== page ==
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Cable vs Streaming: 2016 Turning Point?

Friday, December 1, 2017

We might be at the turning point. In 2016, growth in spending on cable/satellite television service came to a halt, according to a “Demo Memo” analysis of the Bureau of Labor Statistics' Consumer Expenditure Survey. The average household spent $764 on the service in 2016 – the same as in 2015, after adjusting for inflation. This isn't the first time cable spending has come to a standstill. It stagnated between 2010 and 2011 too, in the aftermath of the Great Recession, then resumed its climb. This time might be different, with spending declines to come.

Evidence of the turning point is in the eroding customer base. The percentage of households that pay for cable/satellite television service has drifted downward since hitting the peak of 74% during the average quarter of 2010. A smaller 68% of households purchased cable/satellite service during the average quarter of 2016. The drop has been especially steep among younger householders.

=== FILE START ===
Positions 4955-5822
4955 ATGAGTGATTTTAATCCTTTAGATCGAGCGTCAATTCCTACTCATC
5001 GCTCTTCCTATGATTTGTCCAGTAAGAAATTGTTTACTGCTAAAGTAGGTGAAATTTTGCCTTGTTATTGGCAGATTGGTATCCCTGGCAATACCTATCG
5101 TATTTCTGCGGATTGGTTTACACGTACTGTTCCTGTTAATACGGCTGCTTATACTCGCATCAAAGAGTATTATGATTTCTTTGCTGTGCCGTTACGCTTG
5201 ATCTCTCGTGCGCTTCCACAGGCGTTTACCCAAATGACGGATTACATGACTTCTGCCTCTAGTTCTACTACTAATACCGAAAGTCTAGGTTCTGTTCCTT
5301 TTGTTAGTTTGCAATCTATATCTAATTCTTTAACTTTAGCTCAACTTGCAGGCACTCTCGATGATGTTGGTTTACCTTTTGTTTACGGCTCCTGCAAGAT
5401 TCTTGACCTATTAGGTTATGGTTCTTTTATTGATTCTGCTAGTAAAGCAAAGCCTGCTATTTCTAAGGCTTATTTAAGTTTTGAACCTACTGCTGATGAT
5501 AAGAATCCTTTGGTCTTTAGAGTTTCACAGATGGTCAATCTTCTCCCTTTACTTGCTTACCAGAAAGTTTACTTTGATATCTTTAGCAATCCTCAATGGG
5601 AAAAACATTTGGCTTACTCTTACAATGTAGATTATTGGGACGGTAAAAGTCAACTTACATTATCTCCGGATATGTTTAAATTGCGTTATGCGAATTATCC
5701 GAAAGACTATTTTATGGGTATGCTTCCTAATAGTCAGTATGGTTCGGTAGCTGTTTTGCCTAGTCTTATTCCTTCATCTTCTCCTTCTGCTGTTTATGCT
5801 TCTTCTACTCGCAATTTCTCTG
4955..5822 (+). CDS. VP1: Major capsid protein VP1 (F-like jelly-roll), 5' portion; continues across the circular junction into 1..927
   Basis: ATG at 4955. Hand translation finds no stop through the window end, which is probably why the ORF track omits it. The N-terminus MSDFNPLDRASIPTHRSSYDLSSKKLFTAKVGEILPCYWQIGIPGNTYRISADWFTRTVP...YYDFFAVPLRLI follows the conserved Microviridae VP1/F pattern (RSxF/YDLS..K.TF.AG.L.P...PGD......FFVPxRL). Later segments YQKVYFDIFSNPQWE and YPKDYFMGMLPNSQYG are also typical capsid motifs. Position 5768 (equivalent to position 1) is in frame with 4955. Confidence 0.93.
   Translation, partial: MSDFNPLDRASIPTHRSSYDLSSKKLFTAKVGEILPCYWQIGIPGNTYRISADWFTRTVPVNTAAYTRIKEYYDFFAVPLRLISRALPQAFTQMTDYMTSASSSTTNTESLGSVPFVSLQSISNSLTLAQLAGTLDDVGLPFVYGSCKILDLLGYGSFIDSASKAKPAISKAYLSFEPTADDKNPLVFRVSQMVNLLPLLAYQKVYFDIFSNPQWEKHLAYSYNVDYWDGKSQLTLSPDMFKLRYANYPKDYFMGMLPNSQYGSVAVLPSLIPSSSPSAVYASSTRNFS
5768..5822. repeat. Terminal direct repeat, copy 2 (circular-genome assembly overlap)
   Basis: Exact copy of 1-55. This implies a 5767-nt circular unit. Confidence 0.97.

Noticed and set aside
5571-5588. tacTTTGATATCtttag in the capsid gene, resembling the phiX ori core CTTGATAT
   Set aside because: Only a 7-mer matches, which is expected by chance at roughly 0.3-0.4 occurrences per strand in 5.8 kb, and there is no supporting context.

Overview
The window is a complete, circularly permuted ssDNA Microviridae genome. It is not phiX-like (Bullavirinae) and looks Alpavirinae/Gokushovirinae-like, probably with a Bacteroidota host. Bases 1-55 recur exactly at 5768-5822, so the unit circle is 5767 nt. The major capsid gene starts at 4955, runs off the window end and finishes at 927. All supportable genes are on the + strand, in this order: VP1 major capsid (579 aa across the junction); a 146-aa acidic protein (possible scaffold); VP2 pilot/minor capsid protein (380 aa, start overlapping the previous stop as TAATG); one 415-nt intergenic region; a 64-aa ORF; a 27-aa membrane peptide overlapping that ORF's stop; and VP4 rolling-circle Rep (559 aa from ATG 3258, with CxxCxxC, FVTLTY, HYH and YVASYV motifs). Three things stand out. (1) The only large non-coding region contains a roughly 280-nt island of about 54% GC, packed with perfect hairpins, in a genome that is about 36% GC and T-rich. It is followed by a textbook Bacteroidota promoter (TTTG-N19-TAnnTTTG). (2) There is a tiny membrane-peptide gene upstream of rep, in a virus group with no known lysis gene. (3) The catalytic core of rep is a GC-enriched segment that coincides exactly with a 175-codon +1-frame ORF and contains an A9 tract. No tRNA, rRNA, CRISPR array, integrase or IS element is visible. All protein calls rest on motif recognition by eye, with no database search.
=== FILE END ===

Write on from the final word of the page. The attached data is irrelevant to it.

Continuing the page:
Percentage of households spending on cable/satellite service during an average quarter of 2016 (and percentage-point change since 2010)

Under age 25: 32% (-17)
Aged 25 to 34: 56% (-12)
Aged 35 to 44: 68% (-7)
Aged 45 to 54: 74% (-3)
Aged 55 to 64: 75% (-3)
Aged 65-plus: 75% (-3)

According to a recent Pew Survey, only about one in four Americans (28%) watches television primarily through online streaming. Among people under age 30, however, the 61% majority primarily streams. 

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